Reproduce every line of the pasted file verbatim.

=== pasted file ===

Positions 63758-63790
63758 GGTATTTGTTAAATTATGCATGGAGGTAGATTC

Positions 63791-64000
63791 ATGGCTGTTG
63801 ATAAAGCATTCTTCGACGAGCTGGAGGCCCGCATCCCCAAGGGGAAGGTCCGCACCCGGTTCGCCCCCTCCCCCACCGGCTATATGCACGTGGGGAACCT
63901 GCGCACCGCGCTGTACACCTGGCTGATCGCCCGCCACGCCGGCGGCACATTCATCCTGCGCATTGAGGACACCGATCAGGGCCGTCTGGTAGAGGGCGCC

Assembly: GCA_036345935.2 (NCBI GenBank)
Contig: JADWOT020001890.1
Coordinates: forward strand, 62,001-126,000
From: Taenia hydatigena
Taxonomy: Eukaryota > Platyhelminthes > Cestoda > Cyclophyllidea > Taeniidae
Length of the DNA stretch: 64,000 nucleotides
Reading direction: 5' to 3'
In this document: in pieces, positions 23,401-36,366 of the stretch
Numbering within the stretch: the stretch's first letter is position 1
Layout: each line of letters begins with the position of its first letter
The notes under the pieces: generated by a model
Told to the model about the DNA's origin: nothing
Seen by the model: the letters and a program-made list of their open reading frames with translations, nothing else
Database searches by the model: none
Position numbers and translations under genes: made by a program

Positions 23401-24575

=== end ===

Positions 63758-63790
63758 GGTATTTGTTAAATTATGCATGGAGGTAGATTC

Positions 63791-64000
63791 ATGGCTGTTG
63801 ATAAAGCATTCTTCGACGAGCTGGAGGCCCGCATCCCCAAGGGGAAGGTCCGCACCCGGTTCGCCCCCTCCCCCACCGGCTATATGCACGTGGGGAACCT
63901 GCGCACCGCGCTGTACACCTGGCTGATCGCCCGCCACGCCGGCGGCACATTCATCCTGCGCATTGAGGACACCGATCAGGGCCGTCTGGTAGAGGGCGCC

Assembly: GCA_036345935.2 (NCBI GenBank)
Contig: JADWOT020001890.1
Coordinates: forward strand, 62,001-126,000
From: Taenia hydatigena
Taxonomy: Eukaryota > Platyhelminthes > Cestoda > Cyclophyllidea > Taeniidae
Length of the DNA stretch: 64,000 nucleotides
Reading direction: 5' to 3'
In this document: in pieces, positions 23,401-36,366 of the stretch
Numbering within the stretch: the stretch's first letter is position 1
Layout: each line of letters begins with the position of its first letter
The notes under the pieces: generated by a model
Told to the model about the DNA's origin: nothing
Seen by the model: the letters and a program-made list of their open reading frames with translations, nothing else
Database searches by the model: none
Position numbers and translations under genes: made by a program

Positions 23401-24575